Axis: Bold as Love. The Jimi Hendrix Experience.
1967, Track Records. Producer: Chas Chandler.
IN A NUTSHELL: Jimi Hendrix, Mitch Mitchell and Noel Redding are in fine form on songs both heavy and light, each song bursting with the unmistakeable virtuosity of Hendrix’s guitar – sometimes subtle, sometimes bombastic. He plays a few pop songs, too, and always makes them sound like Jimi. He also displays an under-appreciated, soulful singing voice that particularly stands out on the lighter, slower songs.
Everyone wants to be a VIP. All over the internet, folks are using the allure of VIP status to entice you to buy yoga apparel, car washes, cameras, and sporting goods; access to restaurants, zoos, muscle-car clubs, pinball museums and places that aren’t even real. And while it’s probably true that nobody really thinks their longterm commitment to buying quality socks online actually makes them more important than they were when they were simply buying Kirkland socks at Costco, it’s also true that if the letters “VIP” didn’t actually help sell things then vendors wouldn’t use them.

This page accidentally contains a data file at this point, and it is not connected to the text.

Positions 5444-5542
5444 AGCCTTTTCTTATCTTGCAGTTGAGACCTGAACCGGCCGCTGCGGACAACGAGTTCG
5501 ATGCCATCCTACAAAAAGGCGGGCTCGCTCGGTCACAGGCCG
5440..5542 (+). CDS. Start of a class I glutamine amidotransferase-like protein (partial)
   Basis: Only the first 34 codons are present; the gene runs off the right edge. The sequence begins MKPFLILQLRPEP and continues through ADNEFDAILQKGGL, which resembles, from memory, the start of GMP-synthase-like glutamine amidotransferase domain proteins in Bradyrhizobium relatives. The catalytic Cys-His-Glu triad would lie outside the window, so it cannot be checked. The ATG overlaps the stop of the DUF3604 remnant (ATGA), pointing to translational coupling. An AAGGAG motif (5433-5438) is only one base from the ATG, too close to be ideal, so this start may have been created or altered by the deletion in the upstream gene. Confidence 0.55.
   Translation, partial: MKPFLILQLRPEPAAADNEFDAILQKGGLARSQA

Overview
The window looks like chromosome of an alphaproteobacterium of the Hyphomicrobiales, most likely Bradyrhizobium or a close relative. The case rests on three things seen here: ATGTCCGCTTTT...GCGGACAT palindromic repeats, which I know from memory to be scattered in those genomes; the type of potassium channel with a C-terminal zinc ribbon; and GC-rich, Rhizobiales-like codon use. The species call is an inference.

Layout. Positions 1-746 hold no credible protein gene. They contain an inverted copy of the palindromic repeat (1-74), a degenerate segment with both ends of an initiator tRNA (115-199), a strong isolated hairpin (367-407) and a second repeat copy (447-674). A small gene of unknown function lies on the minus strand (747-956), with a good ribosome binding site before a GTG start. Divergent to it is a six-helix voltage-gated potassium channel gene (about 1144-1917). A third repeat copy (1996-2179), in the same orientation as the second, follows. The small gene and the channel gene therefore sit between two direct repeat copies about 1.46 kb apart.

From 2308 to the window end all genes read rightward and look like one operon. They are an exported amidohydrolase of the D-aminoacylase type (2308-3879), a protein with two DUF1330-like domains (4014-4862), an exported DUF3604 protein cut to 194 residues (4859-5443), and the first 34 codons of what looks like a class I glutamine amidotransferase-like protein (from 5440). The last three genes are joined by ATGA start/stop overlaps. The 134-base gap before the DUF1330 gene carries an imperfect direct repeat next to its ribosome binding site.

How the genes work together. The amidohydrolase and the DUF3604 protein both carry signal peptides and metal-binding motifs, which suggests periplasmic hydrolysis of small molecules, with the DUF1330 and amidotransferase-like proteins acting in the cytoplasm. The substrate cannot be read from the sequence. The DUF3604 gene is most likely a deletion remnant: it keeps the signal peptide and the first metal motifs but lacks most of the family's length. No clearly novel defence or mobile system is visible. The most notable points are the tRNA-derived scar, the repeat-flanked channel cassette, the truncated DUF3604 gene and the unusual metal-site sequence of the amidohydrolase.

It is well-established that people want to feel important. But we also like to acknowledge those people who are important in our own lives. Many of us, it seems, need a little help letting those people know how special they are to us, but we all (mostly) recognize those important people are out there. (If you don’t know who they are, there are several online quizzes to help you figure it out!)
Of particular interest to humans seems to be those people we think are “most important.” Schoolchildren of all ages have likely written at least one essay on the topic “The Most Important Person in My Life.” And if they can’t think of someone, there are plenty of example essays for sale on the topic! It’s not just teachers who like a good “Most Important Person Essay,” either. Many websites post such features for all their readers to enjoy. It’s also a popular topic on websites devoted to particular religions.